What we do / Training for employment
We consider that training plays an exceedingly important role in the social and occupational inclusion process, as it helps to activate a series of elements that are fundamental to acquiring new personal and professional skills. We understand that the approach to training must be holistic, and that it must serve to eliminate differences and establish a situation of equal opportunities, even for those people in the most disadvantaged situations.
At Sartu, our work is based on the philosophy of Continuous, Lifelong Learning, whereby training processes are considered to be activities that are constantly available over time, and that are tailored to suit the needs and potentialities of those persons receiving our assistance. In this respect, whilst we serve as a resource for Social Services, Social and Health Care, and associated organisations, working in co-ordination with these entities to develop roadmaps based on their specific professional requirements, we also offer people a complete range of flexible, accessible and tailored training activities, particularly adapted to the socially disadvantaged.
These types of activities are directed at increasing the number and level of personal and technical competencies, expressed as capabilities, skills, experience, knowledge, attitudes and aptitudes, which people use in their learning and professional activities. Competencies that are expected of people in a specific occupational and / or socio-personal field, subject to ongoing technological and organisation changes. This acquisition of competencies implies learning, understood to be the progressive process by means of which people internalise, acquire and use information, capabilities and knowledge.
The training activities have the capacity to cover a range of interests: from learning a technical skill for different trades in order to increase one’s employability (Vocational Training) to activities that give priority to improved social and personal competence, working on pre-occupational skills (Social and personal training) or the learning of other cross-related matters such as a knowledge and the application of technologies, the prevention of occupational hazards, environmental awareness, social and occupational information or technical literacy in trades.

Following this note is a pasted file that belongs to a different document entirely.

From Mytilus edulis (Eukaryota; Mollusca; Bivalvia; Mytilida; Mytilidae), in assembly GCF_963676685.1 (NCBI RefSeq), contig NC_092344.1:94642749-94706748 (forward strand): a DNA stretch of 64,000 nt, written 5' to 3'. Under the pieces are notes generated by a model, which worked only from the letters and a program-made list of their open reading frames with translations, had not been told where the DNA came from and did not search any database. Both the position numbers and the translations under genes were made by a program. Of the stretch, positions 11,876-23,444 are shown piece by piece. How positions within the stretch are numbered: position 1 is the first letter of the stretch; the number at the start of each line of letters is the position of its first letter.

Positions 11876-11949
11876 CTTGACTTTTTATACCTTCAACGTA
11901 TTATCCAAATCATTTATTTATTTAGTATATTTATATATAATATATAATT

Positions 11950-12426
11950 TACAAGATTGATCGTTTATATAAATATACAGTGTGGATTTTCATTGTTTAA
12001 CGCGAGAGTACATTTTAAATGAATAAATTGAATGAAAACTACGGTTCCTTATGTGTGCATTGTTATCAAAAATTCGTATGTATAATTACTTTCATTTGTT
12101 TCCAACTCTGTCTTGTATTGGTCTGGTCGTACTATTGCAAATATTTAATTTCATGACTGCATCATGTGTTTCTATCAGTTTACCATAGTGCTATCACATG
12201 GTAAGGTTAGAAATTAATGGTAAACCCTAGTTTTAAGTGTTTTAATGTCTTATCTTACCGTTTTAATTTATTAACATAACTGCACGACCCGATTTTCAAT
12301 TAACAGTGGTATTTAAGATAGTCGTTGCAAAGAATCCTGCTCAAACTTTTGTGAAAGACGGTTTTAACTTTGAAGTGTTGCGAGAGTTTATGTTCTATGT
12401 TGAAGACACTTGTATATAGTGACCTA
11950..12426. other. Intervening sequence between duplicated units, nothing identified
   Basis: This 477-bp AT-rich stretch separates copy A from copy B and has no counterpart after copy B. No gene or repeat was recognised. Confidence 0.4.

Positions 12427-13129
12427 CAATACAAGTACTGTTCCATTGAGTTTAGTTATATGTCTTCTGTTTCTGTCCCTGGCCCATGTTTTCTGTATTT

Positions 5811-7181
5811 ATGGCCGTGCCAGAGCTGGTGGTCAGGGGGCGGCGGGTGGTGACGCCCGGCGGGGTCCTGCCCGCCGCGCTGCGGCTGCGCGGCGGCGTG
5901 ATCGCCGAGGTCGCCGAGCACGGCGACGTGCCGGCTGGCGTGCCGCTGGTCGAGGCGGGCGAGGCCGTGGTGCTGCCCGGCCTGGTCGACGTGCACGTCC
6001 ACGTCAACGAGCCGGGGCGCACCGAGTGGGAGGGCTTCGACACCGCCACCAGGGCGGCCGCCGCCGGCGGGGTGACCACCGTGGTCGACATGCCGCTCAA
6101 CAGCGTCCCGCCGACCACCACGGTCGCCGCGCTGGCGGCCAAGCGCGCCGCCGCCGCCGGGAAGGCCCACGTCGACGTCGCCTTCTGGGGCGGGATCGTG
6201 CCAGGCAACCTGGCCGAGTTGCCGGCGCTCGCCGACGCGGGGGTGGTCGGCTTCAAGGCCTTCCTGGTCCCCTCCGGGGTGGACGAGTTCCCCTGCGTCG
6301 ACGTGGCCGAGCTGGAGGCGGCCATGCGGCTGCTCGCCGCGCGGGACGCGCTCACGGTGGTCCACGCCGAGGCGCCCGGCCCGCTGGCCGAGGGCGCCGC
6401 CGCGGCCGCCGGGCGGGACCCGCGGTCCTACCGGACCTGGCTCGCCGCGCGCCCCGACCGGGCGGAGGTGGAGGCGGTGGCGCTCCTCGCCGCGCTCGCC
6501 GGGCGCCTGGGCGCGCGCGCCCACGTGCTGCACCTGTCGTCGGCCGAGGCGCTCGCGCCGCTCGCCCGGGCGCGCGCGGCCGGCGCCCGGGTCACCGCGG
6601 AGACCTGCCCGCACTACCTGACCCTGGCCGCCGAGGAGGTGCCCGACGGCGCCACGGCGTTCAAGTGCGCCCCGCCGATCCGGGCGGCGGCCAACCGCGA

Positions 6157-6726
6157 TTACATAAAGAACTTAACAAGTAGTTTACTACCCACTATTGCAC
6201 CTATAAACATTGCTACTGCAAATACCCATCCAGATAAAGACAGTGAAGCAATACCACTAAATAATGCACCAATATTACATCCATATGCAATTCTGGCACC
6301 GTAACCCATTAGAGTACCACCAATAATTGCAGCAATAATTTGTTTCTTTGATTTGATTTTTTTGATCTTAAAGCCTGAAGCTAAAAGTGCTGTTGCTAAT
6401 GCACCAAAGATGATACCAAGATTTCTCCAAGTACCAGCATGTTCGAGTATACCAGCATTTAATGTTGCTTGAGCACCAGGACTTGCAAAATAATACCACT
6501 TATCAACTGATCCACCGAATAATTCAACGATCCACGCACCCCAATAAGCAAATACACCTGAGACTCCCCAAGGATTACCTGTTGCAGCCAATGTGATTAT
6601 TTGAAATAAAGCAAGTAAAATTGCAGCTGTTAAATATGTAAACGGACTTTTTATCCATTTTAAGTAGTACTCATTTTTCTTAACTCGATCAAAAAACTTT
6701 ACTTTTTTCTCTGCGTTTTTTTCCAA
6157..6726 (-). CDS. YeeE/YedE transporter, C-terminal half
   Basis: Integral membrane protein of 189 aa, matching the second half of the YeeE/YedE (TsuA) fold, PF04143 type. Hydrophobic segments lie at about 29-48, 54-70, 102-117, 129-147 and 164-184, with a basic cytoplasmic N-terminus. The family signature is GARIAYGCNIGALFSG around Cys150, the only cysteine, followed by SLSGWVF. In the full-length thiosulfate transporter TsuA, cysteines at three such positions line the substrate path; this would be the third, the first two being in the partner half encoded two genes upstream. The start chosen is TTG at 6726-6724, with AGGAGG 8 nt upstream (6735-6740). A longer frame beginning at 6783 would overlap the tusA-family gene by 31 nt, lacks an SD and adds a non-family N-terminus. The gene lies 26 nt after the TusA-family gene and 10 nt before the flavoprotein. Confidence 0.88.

In some cases, the training activities combine real work experience, through programs in which students are recruited for stages in which training and employment are combined, or else through a period of work placement in companies in the sector relating to the training in question.
From this perspective, we consider Training to be any useful learning activity, continuously conducted, in order to improve one’s qualifications, knowledge and personal skills. In this way, the ultimate goals of training are, on the one hand, the active participation of citizens in our society and, on the other hand, employability.
From our point of view, in order to promote and implement this learning activity and to motivate students to continue learning in the future and throughout their lives, the following key messages need to be taken into account:
- The need to guarantee universal and continued access to training, in order to obtain and renew the qualifications required to continually participate in the knowledge society. In short, there must be some basic qualifications for the entire society.
- The need to develop effective teaching and training methods and contexts. However the didactic systems must be focussed on each individual, on his/her training potential, interests and prior experiences.
- The need to offer continuous training opportunities as close to people as is required, in their own communities, at home. To do so, there is a need to facilitate the installation and use of new technologies in the homes of each and every person, with no exceptions at all, and / or in the immediate vicinity, with transport services, child care and social assistance where required.
- It is important to value informal training, in which people learn through training that has not taken place in the normal, regulated way, through life experiences, with no express organisation, simply by a person’s own daily activities.
From this perspective, we would highlight the fact that, at SARTU we are seeking to certify and recognise skills acquired in these informal areas, basically centred on two groups in socially disadvantaged situations. This is the case for women who have worked as carers of dependent people and domestic workers without a contract, and immigrants with considerable professional experience acquired in their own country, but who cannot demonstrate this with official certificates.
At Sartu, we are working on the possibility of having these titles officially approved through the Body for the recognition of Competences, which we are working with in order to enable immigrants and women to demonstrate their knowledge, capabilities and competences in jobs that they are skilled at, despite the fact that they have no experience that can be demonstrated by a contract or official certificate.
There is therefore a need to invest in human resources to give priority to its citizens, who are the most important capital available to the Community. There is a need to seek formulas to enable continuous, lifelong learning, at an individual level, considering the characteristics, needs and baseline situation of each specific person.
It is essential to ensure that all people have easy access to quality information, guidance and advice on the learning and training opportunities offered by each community. Training, educational, personal and occupational guidance must be a resource that can be continuously accessed by each and every person, without exclusion, and primarily for the most disadvantaged groups.